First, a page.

Saturday, April 22, 2017
Today's key learning is to stay off Kane Creek road on the weekend. In our defense we did not know it was the nexus of dirt bikes, quads, UTVS and all manner of off road vehicles. The original thought had been to hike the Hunter Canyon trail. Once we saw this parking lot, we knew we'd be abandoning that plan.
The dust kicked up by the off road vehicles was horrendous. Honestly, I don't know why this is fun. I understand having a high clearance vehicle so you can get to more remote trail heads, but what the entertainment value is from driving these things down gravel roads is beyond me. Moab seems to have sold its soul to the off road contingent.
After fleeing the dirt road, we pull into Moonflower Canyon hoping for a hike. It's a very pleasant canyon. First we were treated to the sight of a dog climbing a tree.
Then there was the always lovely red rock.
Unfortunately it's a very short walk to the end of the canyon. There is a pool of water at the end. We met a very nice young man who showed us what poison ivy looks like. It is EVERYWHERE in that canyon and others in Utah. I always thought it was a low spreading plant, and it's not.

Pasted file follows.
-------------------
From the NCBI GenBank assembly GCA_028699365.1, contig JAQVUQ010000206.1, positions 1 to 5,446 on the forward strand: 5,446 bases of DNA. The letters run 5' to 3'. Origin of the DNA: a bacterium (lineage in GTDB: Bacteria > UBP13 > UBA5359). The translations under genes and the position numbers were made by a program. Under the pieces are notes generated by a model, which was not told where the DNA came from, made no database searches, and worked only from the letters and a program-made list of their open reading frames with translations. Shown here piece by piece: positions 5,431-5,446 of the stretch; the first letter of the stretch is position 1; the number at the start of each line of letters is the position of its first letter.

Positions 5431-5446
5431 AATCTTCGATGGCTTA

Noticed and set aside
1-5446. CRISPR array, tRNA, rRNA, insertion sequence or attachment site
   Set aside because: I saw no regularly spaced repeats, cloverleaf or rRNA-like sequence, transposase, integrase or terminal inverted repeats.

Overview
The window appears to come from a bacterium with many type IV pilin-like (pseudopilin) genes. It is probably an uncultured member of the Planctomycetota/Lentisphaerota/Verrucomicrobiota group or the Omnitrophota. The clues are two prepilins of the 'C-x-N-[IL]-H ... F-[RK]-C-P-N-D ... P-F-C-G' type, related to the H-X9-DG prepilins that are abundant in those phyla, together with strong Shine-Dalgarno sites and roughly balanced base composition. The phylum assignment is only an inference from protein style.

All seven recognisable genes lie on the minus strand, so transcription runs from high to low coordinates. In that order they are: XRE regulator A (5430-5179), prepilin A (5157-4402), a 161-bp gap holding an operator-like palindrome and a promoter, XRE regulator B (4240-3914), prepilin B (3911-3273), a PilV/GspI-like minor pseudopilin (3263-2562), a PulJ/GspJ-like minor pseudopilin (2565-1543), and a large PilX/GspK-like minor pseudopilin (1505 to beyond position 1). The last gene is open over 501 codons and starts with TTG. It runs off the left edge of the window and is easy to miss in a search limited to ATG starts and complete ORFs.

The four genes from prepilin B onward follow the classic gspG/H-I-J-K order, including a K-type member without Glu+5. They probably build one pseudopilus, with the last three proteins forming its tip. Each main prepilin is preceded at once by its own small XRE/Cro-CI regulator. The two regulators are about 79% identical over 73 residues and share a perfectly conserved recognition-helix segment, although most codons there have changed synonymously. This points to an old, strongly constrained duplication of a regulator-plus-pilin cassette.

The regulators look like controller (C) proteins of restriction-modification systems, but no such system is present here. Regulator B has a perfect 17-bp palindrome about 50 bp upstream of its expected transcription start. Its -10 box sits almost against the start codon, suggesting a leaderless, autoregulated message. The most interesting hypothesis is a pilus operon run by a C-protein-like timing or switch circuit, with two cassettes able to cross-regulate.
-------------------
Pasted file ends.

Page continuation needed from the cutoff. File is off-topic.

On the way back we spotted this guy throwing his ropes over the edge of the cliff. He was intending to rappel down, but his buddy wasn't there to be on belay. He hollered for him a couple of times. We had previously seen Kevin leaving the area, so we told guy with the ropes that he was gone. Ropes guy asked if his ropes were reaching the ground. We told him no, he had a 15 to 20 foot gap. I guess if they had reached the ground, he would have rappelled without Kevin.
We drove south of Moab and found some low volume roads where we can ride our bikes in peace. The good outcome for today was getting a giant amount of laundry done.
Friday, April 21, 2017
The is the Schafer Trail. It goes down to floor of the valley. In the past we’ve seen mountain bikers heading down, but none were out today. We did see two pickup trucks with campers driving along the valley floor.
Next up was Mesa Arch. It’s a quarter of a mile walk down to see it.
The view beyond it is also spectacular.
Here we are at the Grand Overlook. If you’re pressed for time, drive directly to this overlook, it’s spectacular. This used to be a flat plane of sedimentary rock layers. Water and wind have carved the canyons.
I took this with the 200mm lens. If you look at the center of the photo, you can see one of the evaporation ponds for potash crystals. The water is dyed blue to increase the rate of evaporation.